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President Obama and Secretary Kathleen Sebelius have called for “choice and competition” as part of health care reform. However, the health insurance industry has been given immunity from the federal anti-trust laws under the McCarran-Ferguson Act of 1945. Without Congressional repeal of this Act, Americans will not have real “choice and competition” because the insurance industry will continue to operate outside the free market.
In 2007, a bipartisan coalition of Senators, including Sens. Harry Reid, Arlen Specter, Patrick Leahy, and Trent Lott, presented the Insurance Industry Competition Act, which sought to repeal McCarran-Ferguson. The House also presented companion legislation at the same time. These Congressional representatives spoke out against the blatant collusive and non-competitive actions of the insurance industry in the wake of Hurricanes Katrina and Rita. This bill, however, was not passed, but Rep. Peter DeFazio (D-OR) has introduced a similar bill this year, which is currently stuck in committee.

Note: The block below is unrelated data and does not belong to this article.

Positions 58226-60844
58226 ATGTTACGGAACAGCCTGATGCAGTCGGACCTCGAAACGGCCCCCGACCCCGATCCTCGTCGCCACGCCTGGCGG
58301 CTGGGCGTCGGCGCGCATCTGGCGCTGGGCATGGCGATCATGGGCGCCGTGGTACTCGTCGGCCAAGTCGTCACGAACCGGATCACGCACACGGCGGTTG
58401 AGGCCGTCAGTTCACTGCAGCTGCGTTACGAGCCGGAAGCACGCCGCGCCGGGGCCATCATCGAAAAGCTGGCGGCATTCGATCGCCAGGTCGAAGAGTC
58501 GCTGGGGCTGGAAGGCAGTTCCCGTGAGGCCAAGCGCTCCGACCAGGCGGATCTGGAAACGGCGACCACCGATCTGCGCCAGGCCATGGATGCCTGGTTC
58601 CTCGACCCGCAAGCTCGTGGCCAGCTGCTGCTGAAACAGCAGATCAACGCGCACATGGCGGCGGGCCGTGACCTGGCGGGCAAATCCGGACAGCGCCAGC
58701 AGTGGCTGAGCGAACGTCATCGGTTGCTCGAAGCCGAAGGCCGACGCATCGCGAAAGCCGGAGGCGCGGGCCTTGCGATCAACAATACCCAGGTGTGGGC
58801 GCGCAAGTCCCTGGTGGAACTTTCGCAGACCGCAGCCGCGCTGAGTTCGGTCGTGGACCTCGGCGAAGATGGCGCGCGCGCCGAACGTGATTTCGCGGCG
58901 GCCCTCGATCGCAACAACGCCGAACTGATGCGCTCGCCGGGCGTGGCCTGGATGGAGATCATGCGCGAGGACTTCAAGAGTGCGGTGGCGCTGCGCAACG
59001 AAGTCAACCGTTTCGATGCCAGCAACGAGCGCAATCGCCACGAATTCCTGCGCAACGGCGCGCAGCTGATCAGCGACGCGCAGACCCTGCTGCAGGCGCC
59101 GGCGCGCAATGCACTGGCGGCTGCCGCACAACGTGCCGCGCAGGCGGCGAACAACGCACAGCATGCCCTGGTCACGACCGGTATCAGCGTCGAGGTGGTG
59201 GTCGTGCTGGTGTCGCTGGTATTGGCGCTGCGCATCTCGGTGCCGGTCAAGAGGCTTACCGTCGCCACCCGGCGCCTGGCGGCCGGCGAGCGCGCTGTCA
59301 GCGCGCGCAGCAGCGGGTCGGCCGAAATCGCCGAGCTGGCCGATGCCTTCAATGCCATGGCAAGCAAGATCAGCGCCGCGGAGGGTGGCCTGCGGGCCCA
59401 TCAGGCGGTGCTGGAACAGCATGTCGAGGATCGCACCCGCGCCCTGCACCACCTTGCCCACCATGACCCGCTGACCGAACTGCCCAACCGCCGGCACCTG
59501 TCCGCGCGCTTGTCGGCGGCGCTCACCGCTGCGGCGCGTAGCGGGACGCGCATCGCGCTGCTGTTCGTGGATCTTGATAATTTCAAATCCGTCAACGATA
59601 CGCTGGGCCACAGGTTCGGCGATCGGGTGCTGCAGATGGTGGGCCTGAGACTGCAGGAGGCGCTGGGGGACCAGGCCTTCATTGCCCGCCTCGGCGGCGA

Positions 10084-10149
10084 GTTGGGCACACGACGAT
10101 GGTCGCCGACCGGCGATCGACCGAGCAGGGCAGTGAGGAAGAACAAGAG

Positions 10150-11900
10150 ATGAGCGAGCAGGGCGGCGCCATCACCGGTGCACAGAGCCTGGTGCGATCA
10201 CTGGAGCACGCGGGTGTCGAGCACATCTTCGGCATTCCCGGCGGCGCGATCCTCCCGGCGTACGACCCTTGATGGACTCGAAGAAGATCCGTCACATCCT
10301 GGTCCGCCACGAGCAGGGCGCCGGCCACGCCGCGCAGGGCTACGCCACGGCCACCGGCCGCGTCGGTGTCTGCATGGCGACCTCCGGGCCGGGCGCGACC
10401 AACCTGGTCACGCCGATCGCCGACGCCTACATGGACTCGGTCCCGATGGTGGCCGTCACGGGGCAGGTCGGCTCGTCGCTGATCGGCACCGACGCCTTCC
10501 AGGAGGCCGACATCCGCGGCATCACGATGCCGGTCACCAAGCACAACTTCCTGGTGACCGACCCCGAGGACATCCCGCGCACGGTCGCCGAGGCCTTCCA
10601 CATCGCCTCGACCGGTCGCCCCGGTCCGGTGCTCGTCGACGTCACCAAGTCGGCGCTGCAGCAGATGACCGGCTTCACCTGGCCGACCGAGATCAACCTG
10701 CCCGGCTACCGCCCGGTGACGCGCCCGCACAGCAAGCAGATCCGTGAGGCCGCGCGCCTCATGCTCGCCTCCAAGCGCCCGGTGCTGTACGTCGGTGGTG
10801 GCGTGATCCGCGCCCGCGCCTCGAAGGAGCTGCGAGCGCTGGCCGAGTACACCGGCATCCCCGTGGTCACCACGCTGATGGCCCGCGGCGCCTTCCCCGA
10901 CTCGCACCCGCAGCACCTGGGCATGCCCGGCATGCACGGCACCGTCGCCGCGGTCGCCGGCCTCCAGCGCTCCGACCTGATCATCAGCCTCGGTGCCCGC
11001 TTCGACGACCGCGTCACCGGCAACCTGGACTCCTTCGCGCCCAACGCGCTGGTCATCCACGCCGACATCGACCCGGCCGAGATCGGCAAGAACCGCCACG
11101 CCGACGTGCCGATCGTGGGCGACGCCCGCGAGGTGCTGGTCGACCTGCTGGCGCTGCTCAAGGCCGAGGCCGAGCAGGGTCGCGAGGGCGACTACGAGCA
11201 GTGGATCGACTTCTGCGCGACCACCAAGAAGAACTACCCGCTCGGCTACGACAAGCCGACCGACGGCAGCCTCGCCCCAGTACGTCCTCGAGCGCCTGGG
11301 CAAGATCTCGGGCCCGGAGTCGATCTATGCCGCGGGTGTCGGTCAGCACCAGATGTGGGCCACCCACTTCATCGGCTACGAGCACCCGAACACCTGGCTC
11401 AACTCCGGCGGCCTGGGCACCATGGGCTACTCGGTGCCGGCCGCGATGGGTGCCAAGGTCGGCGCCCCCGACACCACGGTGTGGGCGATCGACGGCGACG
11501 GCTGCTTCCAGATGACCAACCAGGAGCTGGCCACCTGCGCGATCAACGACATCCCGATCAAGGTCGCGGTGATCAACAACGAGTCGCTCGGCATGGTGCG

Real Health Care Reform requires choice and competition, and repealing McCarran-Ferguson is part of fostering this competition. Like every other industry in America, the health care insurance industry should be required to abide by our federal anti-trust laws and regulations.